The day I refused to volunteer anymore was one of the best things I think I could have done for my conservation career and certainly helped my mental health. My girlfriend, Kim, couldn’t take seeing me work myself to death for no reward anymore. I had no money and wanted to move on with my life. I wanted to get a dog, stop renting flats with horrible landlords and think about having a family. Conservation couldn’t offer me these things and Kim, with her stable teacher wage, deserved to live the life we both wanted. She had worked hard, made good choices and had supported me every step of the way. Eventually I couldn’t cope with the feeling that my hopeless career was holding her back. So, I went to work in a school as a pupil support assistant, the most stable job I could find at the time. I made some money, started to move on with my life and I left conservation behind in order to save what was left of my passion. If conservation wouldn’t pay me for my hard work, then I wasn’t going to hold on forever. It wasn’t long before I started to yearn for the forests again.

Before working in the school, I could walk around and find squirrels by the sound of pinecones being nibbled in the canopy. The forest was a tranquil place that heightened all my senses. Now they were overwhelmed. Bells were deafening, the lights were bright, the air heavy and stagnant. It was an alien world. Despite being like a fish out of water, I found out that I was actually very good at my job. Being a young male, in a female dominated workforce, meant that I helped out a lot of angry young guys who needed a good male role model. I taught a lot of kids about nature and even got them taking part in beach cleans. On good days it was great but on bad days I just wanted to run away. If you’ve ever had a child call you a “Fu**ing moron” you’ll know what I mean. The thought that I spent 4 years in university for this crossed my mind a lot. Basically, I was back to feeling underappreciated and alone but in a completely different way. Colleagues spoke about the latest soap drama or the fact that their neighbour never cuts the grass, riveting stuff. Everyone has an air of being unhappy and bored, but no one does anything to escape this personality vacuum. In a world where you’re defined by your career, I felt judged constantly. People would ask why I worked in a school if I had a zoology degree. I thought the same thing, so it was hard to justify. When I volunteered people were confused by my choices but at least I was interesting. I enjoyed having stories to tell, the time a reindeer kicked me and left me hobbled for weeks or the time a half awake, very angry, cat escaped in my car. People would give me a look of pity when I told them that I worked in a school. I would avoid the topic of work at all costs and felt sorry for Kim. She could be judged just as easily for being attached to a guy who was either a hippy, running around the woods for free, or someone who couldn’t cut it in his sector so took a low paid position in a school. I would apply for jobs constantly and get knocked back time and time again. Each time the look of pity from people grew stronger. There I was, a failure. People didn’t understand the sector, so it wasn’t the industries fault it was mine. Years go by, people progress but there’s Jamie still struggling on and getting nowhere. Then out of nowhere one of the promised jobs appeared!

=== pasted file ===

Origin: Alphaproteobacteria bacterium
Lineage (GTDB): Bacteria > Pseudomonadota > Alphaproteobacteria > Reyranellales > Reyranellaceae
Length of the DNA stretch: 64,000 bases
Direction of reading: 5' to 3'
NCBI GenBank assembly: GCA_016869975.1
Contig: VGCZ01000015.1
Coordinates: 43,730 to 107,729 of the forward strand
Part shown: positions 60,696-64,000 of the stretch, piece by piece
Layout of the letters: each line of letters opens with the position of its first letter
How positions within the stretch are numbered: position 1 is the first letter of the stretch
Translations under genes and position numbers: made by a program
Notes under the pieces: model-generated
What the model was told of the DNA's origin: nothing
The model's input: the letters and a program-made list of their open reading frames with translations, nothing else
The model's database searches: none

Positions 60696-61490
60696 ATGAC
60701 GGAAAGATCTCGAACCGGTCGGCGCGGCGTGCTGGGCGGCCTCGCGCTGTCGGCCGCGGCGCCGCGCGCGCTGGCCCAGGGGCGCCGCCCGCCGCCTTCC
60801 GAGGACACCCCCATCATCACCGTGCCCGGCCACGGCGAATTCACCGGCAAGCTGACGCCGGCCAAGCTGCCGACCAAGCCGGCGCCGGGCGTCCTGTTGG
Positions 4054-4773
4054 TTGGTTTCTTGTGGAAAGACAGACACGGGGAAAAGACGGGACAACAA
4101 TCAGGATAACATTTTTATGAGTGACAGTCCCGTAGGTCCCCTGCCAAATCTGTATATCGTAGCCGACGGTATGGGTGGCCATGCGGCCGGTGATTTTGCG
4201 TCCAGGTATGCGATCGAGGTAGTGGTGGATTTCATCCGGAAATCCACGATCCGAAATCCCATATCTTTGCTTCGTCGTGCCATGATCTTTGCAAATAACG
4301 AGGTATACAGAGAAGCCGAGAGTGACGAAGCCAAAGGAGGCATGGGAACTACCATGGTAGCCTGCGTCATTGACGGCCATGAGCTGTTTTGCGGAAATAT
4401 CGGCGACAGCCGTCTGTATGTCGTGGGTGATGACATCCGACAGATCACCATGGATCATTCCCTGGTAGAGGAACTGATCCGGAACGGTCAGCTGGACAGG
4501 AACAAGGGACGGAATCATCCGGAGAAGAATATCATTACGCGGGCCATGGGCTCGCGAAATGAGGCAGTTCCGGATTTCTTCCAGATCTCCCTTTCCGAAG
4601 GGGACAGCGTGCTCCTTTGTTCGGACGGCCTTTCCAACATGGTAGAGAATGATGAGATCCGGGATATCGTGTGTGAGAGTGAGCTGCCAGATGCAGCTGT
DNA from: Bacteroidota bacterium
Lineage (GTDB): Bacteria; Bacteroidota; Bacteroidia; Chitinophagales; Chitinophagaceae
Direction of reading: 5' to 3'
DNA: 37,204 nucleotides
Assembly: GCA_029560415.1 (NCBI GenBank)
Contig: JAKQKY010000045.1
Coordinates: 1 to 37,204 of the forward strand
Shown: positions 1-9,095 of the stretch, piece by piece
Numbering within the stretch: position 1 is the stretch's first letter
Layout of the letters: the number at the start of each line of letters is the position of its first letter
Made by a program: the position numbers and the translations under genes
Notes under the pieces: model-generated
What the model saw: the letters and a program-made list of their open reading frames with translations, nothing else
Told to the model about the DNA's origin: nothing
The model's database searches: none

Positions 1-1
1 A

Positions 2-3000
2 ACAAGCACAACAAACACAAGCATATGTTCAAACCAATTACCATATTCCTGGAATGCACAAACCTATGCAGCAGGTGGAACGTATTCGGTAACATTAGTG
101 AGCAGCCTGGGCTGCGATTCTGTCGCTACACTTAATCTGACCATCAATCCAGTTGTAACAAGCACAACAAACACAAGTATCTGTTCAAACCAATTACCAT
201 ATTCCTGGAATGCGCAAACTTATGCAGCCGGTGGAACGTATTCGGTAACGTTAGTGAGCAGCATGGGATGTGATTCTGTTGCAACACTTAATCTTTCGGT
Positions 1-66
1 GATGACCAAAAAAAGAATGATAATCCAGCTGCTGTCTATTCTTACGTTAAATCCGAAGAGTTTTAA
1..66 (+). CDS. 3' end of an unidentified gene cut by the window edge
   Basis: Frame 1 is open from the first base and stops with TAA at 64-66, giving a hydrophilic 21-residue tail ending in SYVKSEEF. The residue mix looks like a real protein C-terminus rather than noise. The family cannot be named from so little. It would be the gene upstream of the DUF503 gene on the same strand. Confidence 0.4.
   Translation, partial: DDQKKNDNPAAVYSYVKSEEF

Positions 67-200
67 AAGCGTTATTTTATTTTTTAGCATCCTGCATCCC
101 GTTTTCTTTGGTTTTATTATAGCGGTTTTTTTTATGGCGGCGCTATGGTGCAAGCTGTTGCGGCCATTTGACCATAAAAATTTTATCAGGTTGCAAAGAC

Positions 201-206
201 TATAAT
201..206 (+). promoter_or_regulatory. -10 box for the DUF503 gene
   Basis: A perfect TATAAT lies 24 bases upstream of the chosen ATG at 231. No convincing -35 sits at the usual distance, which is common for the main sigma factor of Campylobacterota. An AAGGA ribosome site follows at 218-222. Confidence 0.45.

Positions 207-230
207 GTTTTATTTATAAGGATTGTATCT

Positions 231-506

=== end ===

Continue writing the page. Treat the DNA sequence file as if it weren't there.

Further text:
When I left my volunteer post with the squirrel project, in 2017, I told myself that I wouldn’t volunteer for anything again. I was worth more than that and until I put my foot down, I wasn’t going to get anywhere. Two years later, at my lowest point, I was offered a paid job on that same squirrel project and it’s where I find myself now. I am Jamie Sneddon, professional squirrel tracker. I’m still not sure exactly what to call myself. My job title is research field assistant, but I still go by ecologist/field biologist/zoologist etc depending on the audience. I still haven’t found my identity but it’s a good start. Working with volunteers has also allowed me to appreciate how far I’ve come. One volunteer told me that people in her position look at me as a success story, a strange concept for my warped sense of self. The work is hard, the pay isn’t great, and my work life balance is still poor but at least Kim doesn’t need to watch out for hawk attacks anymore. Being on a zero-hour contract means that the job hunt continues but for now I’m a paid member of the highly competitive conservation sector and that feels pretty good.

The advice I would give to anyone is to know your worth. Many of your bosses will diminish your skills because they want you to keep working for free. People with self-worth move on, they grow, they achieve. Volunteering is an essential element of the industry we work in but you should know when to stop. Learn what you need to and move on. Don’t hold out hope for a job that might never appear. Network, speak to people honestly and be you. Your personality can be just as valuable as your skills but what makes you unique wont necessarily shine through on your CV, no matter how many times you rewrite it. Overall, just remember that your love for conservation has to balance with your love for yourself and the people in your life. If you’re a penniless, sleep deprived, broken soul then you’re no use to anyone. Take comfort in the fact that you’re not alone and there are thousands of crazy conservationists out there that understand you. We’re all in this together.  

For More of Jamie, check out their Linkedin Page